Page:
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July 3, 1972

Resistance of Shigellae to Ampicillin and Other AntibioticsIts Clinical and Epidemiological Implications

Author Affiliations

From the Research Foundation of Children's Hospital, and the Department of Pediatrics, George Washington University School of Medicine, Washington, DC.

JAMA. 1972;221(1):45-47. doi:10.1001/jama.1972.03200140031008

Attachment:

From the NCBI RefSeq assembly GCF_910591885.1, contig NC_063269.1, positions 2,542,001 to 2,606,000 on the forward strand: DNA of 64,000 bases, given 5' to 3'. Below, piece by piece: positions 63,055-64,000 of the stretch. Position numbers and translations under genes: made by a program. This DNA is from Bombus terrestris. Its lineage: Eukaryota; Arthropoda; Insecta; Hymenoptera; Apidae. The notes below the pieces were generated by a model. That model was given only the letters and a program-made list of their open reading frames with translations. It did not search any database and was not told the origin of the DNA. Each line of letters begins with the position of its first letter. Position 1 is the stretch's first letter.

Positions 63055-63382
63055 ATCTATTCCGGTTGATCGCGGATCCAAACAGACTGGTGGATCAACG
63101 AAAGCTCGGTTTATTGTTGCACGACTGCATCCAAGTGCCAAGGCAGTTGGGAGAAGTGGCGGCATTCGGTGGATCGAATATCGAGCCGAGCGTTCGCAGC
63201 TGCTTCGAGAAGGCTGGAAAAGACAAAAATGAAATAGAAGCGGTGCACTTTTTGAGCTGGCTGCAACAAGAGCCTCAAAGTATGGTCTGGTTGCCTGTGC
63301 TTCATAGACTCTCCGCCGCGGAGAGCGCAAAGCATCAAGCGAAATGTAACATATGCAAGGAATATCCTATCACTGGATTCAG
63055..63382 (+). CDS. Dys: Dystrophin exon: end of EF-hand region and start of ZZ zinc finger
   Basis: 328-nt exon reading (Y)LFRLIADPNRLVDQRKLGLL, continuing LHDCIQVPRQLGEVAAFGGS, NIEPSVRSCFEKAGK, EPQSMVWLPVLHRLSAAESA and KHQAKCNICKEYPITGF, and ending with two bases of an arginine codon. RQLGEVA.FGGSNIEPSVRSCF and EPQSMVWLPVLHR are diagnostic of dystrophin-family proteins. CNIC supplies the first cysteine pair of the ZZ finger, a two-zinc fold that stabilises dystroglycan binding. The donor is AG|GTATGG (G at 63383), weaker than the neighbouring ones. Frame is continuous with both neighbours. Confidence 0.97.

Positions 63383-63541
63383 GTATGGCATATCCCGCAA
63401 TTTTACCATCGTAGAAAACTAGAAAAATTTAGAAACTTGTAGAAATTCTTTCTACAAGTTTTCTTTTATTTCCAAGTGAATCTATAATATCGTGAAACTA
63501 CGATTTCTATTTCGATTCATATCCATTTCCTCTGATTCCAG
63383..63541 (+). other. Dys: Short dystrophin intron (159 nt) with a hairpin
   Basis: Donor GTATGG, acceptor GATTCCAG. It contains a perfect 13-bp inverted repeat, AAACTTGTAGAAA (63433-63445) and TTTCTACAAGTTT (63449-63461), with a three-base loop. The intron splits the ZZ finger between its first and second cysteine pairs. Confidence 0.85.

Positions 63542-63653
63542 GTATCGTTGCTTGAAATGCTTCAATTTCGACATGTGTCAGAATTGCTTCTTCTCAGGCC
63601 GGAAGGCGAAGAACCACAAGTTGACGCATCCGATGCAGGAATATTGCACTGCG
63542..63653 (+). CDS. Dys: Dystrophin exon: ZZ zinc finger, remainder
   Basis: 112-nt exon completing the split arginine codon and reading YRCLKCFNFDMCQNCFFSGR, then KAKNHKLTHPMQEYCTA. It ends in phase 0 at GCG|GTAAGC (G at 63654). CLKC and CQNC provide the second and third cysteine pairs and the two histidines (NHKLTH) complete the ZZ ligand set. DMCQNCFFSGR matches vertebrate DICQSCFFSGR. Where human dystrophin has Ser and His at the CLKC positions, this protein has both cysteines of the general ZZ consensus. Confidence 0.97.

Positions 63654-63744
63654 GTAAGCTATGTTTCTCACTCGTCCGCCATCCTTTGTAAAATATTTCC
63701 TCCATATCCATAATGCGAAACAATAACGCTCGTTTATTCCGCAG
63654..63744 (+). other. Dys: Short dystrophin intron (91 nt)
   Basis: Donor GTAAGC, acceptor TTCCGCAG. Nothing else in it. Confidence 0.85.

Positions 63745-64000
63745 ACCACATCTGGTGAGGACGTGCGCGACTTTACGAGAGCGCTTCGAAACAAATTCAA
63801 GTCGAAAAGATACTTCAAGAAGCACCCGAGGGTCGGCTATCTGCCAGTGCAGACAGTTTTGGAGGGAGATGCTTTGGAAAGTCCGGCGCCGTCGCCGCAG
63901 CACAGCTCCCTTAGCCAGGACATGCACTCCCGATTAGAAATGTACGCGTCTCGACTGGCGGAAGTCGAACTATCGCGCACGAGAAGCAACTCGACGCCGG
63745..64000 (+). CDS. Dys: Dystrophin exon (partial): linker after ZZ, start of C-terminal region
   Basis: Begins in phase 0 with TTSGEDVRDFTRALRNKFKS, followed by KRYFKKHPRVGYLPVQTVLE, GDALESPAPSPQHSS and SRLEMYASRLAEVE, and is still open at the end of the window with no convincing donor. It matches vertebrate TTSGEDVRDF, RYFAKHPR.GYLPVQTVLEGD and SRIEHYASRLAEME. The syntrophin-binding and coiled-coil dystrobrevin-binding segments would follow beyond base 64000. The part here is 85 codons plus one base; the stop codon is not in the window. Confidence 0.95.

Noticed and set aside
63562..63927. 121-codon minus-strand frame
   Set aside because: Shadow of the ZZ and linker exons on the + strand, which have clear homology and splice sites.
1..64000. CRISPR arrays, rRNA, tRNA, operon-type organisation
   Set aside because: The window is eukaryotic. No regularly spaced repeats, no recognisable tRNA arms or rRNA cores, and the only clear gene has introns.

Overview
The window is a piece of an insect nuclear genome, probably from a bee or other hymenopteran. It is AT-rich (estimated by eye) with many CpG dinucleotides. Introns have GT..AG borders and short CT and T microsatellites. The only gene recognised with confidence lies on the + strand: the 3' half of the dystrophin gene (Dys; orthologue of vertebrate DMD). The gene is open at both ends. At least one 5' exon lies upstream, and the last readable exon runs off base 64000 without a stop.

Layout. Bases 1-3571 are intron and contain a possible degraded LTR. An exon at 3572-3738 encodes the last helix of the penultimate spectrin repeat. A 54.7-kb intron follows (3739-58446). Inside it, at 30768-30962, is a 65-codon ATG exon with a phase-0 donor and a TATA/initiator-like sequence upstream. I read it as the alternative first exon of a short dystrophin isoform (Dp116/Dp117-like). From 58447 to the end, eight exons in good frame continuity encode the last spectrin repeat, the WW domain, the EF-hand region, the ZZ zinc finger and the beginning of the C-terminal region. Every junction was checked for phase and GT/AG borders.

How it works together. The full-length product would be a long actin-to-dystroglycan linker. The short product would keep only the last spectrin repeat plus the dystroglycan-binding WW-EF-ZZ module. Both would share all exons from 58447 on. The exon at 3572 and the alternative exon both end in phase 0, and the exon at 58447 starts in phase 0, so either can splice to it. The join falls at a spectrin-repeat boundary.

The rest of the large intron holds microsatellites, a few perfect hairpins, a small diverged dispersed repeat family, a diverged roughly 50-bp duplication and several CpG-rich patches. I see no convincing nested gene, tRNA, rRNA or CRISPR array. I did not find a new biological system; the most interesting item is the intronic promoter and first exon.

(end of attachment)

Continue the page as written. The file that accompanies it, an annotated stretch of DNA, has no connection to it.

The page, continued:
Ampicillin resistance among shigellae has increased in the Washington area from 6% to 95% during the past four years. This parallels a similarly high incidence recently reported from England. There has been a concomitant but lesser increase in resistance to carbenicillin, the cephalosporins, tetracycline, and streptomycin. Chloramphenicol has remained effective in vitro. Aminoglycosides such as kanamycin, gentamicin, and neomycin have also maintained their in vitro efficacy against shigellae. There has also been a rapid increase in the development of multiresistant strains of shigellae. In this study, resistance patterns to sulfonamides, streptomycin, tetracycline, and ampicillin were common. Multiple drug resistance of shigellae was shown to be mediated by R-factor. The rapid spread of multiple resistance induced by R-factor among shigellae may be related to intensive use of ampicillin and other antibiotics during the past few years.